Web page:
About Hana Hou!
Hawaiian Airlines
Contact Us
Art In Motion
Vol. 6, No. 3
June/July 2003


Hand-Dipped Hospitality 

by Deborah Gushman
photo by Kent S. Hwang

At some hotels, you might consider yourself lucky to find a mass-produced mint on your pillow at bedtime. But at Waikiki’s ultra-gracious Halekulani—which never "fudges" anything—all the hotel’s guests (a roster which frequently includes European royalty, world-class musicians and NBA superstars) find a box of hand-made chocolates waiting in their rooms when they check in. Diplomatically divided between milk chocolate and dark, the Halekulani’s irresistible candies melt slowly in the mouth to disclose subtle tropical-fruit fillings.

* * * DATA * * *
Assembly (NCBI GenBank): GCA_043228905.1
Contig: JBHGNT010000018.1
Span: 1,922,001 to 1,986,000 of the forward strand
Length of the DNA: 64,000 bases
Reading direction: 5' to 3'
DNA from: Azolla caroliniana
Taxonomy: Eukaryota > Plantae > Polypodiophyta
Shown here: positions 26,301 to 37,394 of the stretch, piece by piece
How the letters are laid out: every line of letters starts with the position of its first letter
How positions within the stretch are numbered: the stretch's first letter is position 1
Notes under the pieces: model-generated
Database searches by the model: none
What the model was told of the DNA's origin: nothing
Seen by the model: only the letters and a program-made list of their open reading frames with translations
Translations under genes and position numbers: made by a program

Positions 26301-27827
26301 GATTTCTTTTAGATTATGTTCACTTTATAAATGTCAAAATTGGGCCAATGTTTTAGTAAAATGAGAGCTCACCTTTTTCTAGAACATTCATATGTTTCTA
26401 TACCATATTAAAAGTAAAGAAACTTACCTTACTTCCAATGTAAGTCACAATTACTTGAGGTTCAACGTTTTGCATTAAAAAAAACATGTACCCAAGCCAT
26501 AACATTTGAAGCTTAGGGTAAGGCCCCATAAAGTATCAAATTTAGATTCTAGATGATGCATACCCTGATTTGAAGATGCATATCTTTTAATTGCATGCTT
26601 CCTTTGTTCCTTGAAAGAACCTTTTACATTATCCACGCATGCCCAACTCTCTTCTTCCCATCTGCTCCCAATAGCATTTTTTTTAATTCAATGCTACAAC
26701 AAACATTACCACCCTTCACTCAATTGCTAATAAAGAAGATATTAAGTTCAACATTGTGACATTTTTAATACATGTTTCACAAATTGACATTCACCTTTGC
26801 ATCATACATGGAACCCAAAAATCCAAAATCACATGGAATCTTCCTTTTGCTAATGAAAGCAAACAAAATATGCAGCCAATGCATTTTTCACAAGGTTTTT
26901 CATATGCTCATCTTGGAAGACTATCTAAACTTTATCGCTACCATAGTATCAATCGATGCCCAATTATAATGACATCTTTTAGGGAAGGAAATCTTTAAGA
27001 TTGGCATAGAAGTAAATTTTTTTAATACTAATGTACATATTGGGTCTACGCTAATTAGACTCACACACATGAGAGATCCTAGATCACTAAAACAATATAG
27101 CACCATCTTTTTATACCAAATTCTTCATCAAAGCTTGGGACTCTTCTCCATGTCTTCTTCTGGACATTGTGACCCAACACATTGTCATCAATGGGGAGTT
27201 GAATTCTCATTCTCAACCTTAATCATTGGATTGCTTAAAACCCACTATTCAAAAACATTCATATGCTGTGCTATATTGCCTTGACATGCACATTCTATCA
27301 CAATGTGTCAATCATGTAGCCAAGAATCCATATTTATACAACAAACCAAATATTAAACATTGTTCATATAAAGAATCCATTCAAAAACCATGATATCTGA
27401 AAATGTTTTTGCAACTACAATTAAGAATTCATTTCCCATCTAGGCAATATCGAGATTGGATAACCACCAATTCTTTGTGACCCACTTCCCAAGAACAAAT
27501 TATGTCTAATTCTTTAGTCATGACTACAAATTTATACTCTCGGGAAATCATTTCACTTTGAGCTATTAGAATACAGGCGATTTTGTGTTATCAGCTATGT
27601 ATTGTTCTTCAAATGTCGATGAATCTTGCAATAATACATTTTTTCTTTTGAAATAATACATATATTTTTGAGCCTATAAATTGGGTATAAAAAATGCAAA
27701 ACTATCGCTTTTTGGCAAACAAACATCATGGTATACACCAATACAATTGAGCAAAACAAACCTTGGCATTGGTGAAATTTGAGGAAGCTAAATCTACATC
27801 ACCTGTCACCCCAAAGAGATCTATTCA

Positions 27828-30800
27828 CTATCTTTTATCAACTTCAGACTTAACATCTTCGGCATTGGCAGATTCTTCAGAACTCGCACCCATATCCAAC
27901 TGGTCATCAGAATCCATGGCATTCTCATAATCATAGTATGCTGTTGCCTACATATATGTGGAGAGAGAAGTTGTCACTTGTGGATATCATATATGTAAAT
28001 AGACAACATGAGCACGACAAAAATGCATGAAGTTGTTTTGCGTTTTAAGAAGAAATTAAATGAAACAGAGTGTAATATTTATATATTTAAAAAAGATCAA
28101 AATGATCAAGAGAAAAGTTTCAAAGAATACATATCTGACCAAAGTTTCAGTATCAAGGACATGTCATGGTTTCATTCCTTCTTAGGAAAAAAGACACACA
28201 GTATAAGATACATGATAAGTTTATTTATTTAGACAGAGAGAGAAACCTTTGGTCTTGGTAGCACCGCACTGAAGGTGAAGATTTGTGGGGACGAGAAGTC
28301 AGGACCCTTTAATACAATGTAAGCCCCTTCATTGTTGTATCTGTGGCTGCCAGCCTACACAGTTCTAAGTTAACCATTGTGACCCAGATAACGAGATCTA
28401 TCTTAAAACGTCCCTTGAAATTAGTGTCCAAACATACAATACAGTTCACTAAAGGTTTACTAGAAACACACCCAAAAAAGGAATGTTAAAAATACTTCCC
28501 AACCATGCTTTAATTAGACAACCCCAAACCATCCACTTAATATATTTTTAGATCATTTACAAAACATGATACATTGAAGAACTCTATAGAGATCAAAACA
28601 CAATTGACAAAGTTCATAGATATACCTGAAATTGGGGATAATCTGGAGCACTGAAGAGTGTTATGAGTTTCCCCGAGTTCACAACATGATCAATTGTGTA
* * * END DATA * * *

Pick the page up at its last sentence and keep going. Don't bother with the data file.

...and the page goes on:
So where do these exquisite hand-wrought delicacies originate? From a walk-in-closet-sized, climate-controlled, glass-windowed room in the hotel’s labyrinthine, bustling pastry kitchen. There, Pastry Chef Franz Schaier and Chocolatier Yoshikazu Inouye collaborate on the work of satisfying the guests’ craving for cacao. Inouye, who has been at his job for nineteen years, cranks out 2,400 of the "welcome chocolates" every day. The high-grade ingredients include Tahitian vanilla beans and French, Swiss and Belgian chocolate. Schaier, a twinkly, white-moustached man from Zurich who has been with the Halekulani since 1984, specializes in devastating chocolate desserts such as Toblerone Mousse Cake and Chocolate Dobash Torte. "With chocolate," says the slender pastry chef, "you just can’t go wrong."